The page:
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Mona Lisa


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  • Artist: Leonardo Da Vinci

    Leonardo Da Vinci

    Leonardo da Vinci (April 15, 1452-May 2, 1519) is the paradigm of a Renaissance man, or polymath. A painter, sculptor, engineer, inventor, mathematician, scientist, architect, botanist, writer, musician, and anatomist, da Vinci is widely considered to be one of the greatest artists in the history of art. Primarily renowned for his paintings and drawings, da Vinci was influential during the High Renaissance, living and working in Florence, Milan, Roman, Bologna, and Venice. In addition to his incredible contributions to painting, he has recently been praised for his technological ingenuity, as his inventions and discoveries range from advances in anatomy and physiology to the conceptualization of helicopters. 500 years after the height of his career, da Vinci remains the subject of relentless curiosity and admiration. His Mona Lisa, Last Supper, Vitruvian Man, and John the Baptist are some of the most iconic images today, and cannot be ignored as emblems of the Western artistic tradition. 

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  • Artwork Details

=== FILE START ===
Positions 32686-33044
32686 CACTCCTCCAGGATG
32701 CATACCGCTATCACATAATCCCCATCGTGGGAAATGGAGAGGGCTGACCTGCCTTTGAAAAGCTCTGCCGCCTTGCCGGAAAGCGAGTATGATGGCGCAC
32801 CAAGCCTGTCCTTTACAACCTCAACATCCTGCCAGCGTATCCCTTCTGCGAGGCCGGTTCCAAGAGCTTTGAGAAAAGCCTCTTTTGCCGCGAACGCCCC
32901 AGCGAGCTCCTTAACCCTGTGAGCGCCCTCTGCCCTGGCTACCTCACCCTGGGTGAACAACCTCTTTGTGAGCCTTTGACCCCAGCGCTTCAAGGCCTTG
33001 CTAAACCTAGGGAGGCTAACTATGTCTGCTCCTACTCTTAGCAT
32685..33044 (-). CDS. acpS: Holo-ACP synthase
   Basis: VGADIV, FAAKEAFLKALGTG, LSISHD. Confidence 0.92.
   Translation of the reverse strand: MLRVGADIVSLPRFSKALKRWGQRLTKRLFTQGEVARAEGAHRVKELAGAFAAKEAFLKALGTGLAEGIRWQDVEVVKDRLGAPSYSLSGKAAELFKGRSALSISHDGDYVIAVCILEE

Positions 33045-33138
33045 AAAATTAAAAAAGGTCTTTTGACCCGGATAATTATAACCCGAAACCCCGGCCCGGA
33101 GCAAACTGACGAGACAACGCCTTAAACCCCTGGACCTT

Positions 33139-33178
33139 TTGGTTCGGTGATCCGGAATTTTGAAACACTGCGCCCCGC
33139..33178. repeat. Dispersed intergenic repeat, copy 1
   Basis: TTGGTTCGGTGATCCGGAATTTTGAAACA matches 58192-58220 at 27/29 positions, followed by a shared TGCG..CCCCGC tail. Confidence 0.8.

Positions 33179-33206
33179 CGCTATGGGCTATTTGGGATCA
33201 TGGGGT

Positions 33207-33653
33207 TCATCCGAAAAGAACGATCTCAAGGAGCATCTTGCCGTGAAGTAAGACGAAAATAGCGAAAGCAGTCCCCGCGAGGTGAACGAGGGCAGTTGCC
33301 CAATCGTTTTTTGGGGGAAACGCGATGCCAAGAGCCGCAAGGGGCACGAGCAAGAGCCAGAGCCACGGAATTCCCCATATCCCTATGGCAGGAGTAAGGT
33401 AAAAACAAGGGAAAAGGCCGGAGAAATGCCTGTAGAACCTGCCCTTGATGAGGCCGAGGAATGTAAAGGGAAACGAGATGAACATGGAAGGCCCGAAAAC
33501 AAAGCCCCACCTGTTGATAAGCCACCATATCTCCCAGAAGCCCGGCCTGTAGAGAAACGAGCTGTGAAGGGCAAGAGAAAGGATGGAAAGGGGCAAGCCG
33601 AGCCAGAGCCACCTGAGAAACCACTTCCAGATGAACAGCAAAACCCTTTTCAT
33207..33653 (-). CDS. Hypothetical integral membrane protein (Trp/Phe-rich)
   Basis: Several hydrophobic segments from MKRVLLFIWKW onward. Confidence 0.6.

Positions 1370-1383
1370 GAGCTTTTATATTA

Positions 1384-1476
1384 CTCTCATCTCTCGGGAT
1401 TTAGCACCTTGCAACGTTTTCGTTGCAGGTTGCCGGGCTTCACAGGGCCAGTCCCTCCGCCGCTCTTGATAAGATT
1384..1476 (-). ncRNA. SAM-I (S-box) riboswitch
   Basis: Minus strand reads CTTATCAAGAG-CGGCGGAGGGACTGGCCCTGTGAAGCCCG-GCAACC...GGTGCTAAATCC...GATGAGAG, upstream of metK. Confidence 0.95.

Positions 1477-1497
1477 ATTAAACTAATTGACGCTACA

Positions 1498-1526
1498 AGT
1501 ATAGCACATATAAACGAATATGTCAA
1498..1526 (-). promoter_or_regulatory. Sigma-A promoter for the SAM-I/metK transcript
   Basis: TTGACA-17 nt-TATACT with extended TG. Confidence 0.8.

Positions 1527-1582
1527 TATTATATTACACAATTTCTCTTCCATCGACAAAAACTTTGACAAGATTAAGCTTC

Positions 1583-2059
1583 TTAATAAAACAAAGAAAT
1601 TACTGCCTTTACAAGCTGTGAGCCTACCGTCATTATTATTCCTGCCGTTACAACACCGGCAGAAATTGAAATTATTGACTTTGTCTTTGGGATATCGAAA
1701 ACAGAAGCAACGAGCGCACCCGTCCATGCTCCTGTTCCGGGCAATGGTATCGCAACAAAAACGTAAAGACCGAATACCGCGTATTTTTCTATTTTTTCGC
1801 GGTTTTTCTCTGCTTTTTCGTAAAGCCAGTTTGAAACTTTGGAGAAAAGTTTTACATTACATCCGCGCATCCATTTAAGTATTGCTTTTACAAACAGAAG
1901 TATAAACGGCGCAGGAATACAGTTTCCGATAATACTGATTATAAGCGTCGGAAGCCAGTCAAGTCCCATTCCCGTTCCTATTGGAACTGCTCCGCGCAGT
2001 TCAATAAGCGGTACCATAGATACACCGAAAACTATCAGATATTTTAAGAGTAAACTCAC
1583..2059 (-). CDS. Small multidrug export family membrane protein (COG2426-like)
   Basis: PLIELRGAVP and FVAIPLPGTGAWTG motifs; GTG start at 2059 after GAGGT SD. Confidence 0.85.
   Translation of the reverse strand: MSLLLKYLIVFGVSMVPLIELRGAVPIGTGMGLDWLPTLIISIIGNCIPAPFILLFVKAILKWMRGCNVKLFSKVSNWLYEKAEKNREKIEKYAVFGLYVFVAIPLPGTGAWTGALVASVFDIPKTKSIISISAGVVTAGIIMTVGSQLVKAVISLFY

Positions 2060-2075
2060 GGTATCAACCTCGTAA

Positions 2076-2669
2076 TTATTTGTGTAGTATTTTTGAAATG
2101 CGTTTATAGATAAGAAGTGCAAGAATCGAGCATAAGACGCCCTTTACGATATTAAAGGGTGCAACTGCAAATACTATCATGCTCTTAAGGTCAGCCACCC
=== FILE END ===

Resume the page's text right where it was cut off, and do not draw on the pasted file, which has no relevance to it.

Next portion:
Heralded as the most famous painting in the world, Leonardo da Vinci's Mona Lisa, also known as La Joconde, La Giaconda, or Portrait of Lisa Gherardini, has captured the imagination, hearts, and minds of admirers since its creation in the early sixteenth century. Painted sometime between 1503 and 1519 on a poplar panel, the small portrait of a composed woman with an enigmatic smile has been the subject of much speculation and mystery among art-lovers and art historians the world over. Though many theories exist about the painting's origins, the most widely accepted theory is that it was commissioned by Francesco del Giocondo to be a portrait of his wife, Lisa del Giocondo (nee Gherardini), for his new home. However, it is believed that for whatever reason, da Vinci kept it himself, taking it with him when he relocated from Florence to France in 1516, where he finished it. Upon his death, the painting passed to his assistant Salai, who sold it to the king of France to be housed at the Palace de Fontainebleu. It was then moved to the Palace of Versailles during the reign of Louis XIV, but eventually was moved into its current home in Paris's Musee du Louvre after the French Revolution. The painting gained even more fame and attention when a museum employee stole it from the Louvre in 1911, An Italian patriot, the thief believed that it rightfully belonged in da Vinci's home country of Italy. When he attempted to sell it to the Uffizi Gallery in Florence, however, he was sorely disappointed and the painting was returned in 1913. Da Vinci's trademark use of sfumato (literally, "gone up in smoke") softens Mona Lisa's features, particularly her eyes and mouth, lending her that famous, mysterious smile that has captivated admirers for years.